GRESB Green Bond Working Group, March 2016
The fourth meeting of the GRESB Green Bond Working Group addressed the constructs, protocols and benefits of a green bond roadshow. Speakers included Victoria Clarke from HSBC’s green bond investment banking group, Christophe Garot representing two-time green bond issuer Unibail-Rodamco and Viktor Stunnenberg who serves as Senior Portfolio Manager at the institutional investment arm of Achmea Investment Management. Each provided their unique experiences and perspectives on green bond issuer-investor best practices for effective underwriting and communication strategies.
Impacting the Learning Curve
Green bond roadshow dynamics aren’t widely discussed within industry circles. GRESB Green Bond Working Group members learned how effective roadshow communications can bridge issuer intentions with investor expectations. A primary reason for issuing a green bond is attracting and broadening a company’s bond investor base – setting upfront expectations and intentions is an important component to the successful underwriting and green bond placement process.
Several GRESB Members noted the learning curve experienced by first time issuers and/or investors requires additional upfront effort to identify and communicate targeted impacts and expected outcomes. Examples include ring-fenced investments in energy efficiency upgrades that can impact the bond’s overall risk profile and carbon footprint. Roadshows are used to narrow the knowledge gap between a sponsor’s intent and investor expectations, thus improving market understanding for the differentiation characteristics inherent to a green bond.
Besides market differentiation, green bond roadshows allow issuers and investors to engage pertinent business issues on deeper levels, going beyond the transaction-based nature of a traditional bond offering. By elevating discussions on energy and water consumption, stakeholder engagement dynamics, and asset-level investment opportunities, investors often gain a deeper understanding of the issuer’s underlying business dynamics, investment risk mitigation strategies and insights into management’s use of capital proceeds.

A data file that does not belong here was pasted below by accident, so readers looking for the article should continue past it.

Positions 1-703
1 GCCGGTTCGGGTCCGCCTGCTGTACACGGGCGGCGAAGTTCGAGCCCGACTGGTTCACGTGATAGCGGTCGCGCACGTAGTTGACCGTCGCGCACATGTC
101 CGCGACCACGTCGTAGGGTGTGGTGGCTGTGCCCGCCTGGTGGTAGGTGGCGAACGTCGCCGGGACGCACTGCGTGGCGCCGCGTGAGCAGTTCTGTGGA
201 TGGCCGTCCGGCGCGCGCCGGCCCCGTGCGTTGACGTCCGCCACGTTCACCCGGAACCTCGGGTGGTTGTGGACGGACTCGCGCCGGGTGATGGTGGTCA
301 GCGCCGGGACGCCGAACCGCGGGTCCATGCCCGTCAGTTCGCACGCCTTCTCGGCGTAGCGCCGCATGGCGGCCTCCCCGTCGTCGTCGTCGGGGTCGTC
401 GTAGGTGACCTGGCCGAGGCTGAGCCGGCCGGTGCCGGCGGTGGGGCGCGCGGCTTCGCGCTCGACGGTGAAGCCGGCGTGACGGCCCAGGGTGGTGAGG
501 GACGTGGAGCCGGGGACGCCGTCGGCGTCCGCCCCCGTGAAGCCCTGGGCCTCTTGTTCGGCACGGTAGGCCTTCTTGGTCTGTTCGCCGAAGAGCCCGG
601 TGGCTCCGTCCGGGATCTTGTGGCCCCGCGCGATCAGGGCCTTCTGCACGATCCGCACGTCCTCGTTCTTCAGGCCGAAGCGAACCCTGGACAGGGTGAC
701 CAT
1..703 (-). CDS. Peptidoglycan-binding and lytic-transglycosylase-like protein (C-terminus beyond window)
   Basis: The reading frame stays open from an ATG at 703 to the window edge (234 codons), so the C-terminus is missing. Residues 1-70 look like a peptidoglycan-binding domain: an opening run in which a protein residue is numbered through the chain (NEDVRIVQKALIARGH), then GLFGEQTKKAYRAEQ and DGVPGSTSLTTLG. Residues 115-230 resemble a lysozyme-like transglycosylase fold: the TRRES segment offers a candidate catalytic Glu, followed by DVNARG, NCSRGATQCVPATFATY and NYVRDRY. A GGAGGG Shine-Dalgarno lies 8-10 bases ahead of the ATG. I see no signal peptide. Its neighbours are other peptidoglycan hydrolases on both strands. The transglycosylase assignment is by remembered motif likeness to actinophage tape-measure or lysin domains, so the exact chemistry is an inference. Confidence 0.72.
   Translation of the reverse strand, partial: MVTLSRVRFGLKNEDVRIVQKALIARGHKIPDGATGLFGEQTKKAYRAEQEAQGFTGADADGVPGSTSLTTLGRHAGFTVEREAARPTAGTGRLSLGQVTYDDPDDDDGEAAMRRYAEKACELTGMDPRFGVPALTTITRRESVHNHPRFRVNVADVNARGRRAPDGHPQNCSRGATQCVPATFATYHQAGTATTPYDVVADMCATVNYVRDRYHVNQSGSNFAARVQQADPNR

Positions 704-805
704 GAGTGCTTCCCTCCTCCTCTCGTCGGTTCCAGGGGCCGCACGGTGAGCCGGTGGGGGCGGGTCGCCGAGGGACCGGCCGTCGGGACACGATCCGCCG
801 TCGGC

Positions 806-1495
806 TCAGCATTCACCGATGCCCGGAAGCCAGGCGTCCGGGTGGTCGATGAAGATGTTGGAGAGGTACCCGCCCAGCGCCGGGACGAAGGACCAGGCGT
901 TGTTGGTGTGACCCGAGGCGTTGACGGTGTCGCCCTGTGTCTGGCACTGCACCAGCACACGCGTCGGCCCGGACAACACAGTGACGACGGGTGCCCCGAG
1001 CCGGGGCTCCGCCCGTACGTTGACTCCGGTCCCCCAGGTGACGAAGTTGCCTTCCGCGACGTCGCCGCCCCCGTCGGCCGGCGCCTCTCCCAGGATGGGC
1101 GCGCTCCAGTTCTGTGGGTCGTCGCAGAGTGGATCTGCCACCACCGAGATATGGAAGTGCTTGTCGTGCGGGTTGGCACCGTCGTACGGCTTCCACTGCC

Working group members emphasized the important role underwriters play as they assist issuer’s efforts to identify and describe sought-after impacts, and work to guide investors on the targeted outcomes from the green bond. Underwriters recognize certain challenges arise when projecting investment impacts and outcomes in the face of ever-changing real estate market dynamics and tenant demands. Striking a balance between economic terms and sought-after ESG impacts is an important element in any green bond offering.
Investors bring a wide range of experiences and expectations to a green bond discussion. Breadth and scope of investor knowledge plays a crucial role in the roadshow process, and directly impacts investor questions and information requests. HSBC indicated that green bond meetings increasingly include the investment analysts focused on debt-oriented credit risk issues joined by ESG analysts who seek to understand the issuer’s overall ESG reputation and track record using sources like GRESB and related investment research analytics coupled with the specific objectives of the green bond offering.
Early green bond investors report basing their investment preferences on one or more specific impact issues including carbon emissions reduction, water conservation, ecology impacts, or other related concerns. As the green bond market advances, an increasing number of mainstream investors are seeking to keep pace. Expanded investor interest leads to investors taking a closer look at an issuer’s ESG profile and related data. Investors seek comprehensive ESG information about the issuer in an effort to evaluate both the framework underlying the green bond alongside the entity’s credibility and overall track record on sustainability-based aspects.
Investors typically seek alignment between overall sustainability goals and the underlying green bond framework. GRESB members surfaced a point of considerable industry discussion, specifically if a company should be required to have a high ESG score as a prerequisite for issuing a green bond. It was generally agreed that investors should provide latitude to entities financing credible forward-looking sustainability objectives with green bond offering. In instances where issuers lack an extensive ESG track record, issuers should describe the specific uses of bond proceeds and prepare to describe detailed plans to deepen engagement on ESG issues thus improving the firm’s baseline score.